ASP Supriya Raghavan in Ranjith’s Spirit is, in plain words, a character who is simply there to draw out the hero’s alpha male exhibitionism. Though she gets a feisty introduction scene where she aggressively pursues a young molester and puts him in jail, her role is bizarrely called out for being insensitive, and though she is given a scene to get even with him, eventually it is all pushed under the carpet of alcoholism. “In fact, I remember an incident when Sreerekha IPS dealt with a molester in a similar fashion while she was taking a morning walk but, in the film, she is almost made to feel apologetic for doing it. It’s appalling,” offers Maneesh.

However, there have been some comic reliefs and stand-out performances that have worked well too. Ishtam’s Kalpana, who can be very nasty to roadside Romeos, is one that quickly comes to mind. Kochi City Police Commissioner Sreebala in Rajesh Pillai’s Vettah, who is assigned to investigate the murder of a film actress, rises above stereotypes and is a good representation, though a haphazard narrative failed to make that noticeable.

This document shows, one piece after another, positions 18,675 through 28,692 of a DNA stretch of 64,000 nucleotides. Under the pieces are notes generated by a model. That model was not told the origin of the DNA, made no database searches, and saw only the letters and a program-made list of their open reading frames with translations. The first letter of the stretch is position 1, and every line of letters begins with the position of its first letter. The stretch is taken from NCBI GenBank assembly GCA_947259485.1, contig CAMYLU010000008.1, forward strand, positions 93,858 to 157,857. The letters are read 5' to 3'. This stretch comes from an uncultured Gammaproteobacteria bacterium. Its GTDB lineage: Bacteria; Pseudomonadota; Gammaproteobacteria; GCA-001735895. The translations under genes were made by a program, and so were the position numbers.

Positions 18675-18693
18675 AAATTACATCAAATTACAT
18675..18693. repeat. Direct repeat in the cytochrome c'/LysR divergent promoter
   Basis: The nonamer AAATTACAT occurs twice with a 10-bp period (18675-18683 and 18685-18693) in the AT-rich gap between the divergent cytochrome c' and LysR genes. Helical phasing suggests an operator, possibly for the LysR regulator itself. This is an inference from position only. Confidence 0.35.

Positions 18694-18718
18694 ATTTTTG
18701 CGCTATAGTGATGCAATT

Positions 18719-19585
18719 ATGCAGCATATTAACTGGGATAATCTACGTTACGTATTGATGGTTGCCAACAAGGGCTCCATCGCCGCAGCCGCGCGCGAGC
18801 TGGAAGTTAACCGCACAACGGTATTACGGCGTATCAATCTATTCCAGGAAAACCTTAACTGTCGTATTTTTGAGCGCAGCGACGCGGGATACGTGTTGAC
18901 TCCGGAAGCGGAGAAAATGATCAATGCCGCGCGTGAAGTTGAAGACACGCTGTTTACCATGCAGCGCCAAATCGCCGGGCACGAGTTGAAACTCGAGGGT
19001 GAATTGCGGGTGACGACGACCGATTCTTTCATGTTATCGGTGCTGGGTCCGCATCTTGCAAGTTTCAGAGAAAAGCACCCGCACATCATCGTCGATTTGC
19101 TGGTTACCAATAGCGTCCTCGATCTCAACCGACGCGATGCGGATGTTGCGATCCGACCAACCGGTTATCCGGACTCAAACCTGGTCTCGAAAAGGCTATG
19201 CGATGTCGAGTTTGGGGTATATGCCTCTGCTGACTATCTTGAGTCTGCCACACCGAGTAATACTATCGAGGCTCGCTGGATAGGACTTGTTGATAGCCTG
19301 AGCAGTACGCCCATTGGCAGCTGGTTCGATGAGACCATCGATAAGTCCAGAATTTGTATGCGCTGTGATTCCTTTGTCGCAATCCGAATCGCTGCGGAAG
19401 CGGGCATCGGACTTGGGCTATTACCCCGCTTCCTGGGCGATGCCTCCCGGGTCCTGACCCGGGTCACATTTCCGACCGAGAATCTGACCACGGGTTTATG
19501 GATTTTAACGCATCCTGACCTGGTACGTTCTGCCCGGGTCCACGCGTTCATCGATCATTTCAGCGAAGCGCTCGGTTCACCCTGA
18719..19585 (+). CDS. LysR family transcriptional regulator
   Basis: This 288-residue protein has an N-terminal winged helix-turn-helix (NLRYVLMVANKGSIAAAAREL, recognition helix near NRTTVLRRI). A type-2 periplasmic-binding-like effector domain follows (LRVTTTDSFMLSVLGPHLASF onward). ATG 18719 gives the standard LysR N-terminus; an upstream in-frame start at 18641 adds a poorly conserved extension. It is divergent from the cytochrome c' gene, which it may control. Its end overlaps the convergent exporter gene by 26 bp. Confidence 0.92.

Watch video of Kalpana in 'Ishtam'

Similarly, Asha Shareth in Drishyam is perhaps one of the most celebrated female cops in Malayalam cinema – she is fiery, sharp, and manipulative. The cop and mother in her keep intersecting, and it does not look out of place as it is something any parent would have done in her shoes. Besides, her role as a capable officer is sharply underlined throughout the narrative. "I would easily keep her right on top of all the female characters I have seen in Malayalam cinema. The character was so well written and the actor got the body language and voice modulation accurately," observes SN Swamy.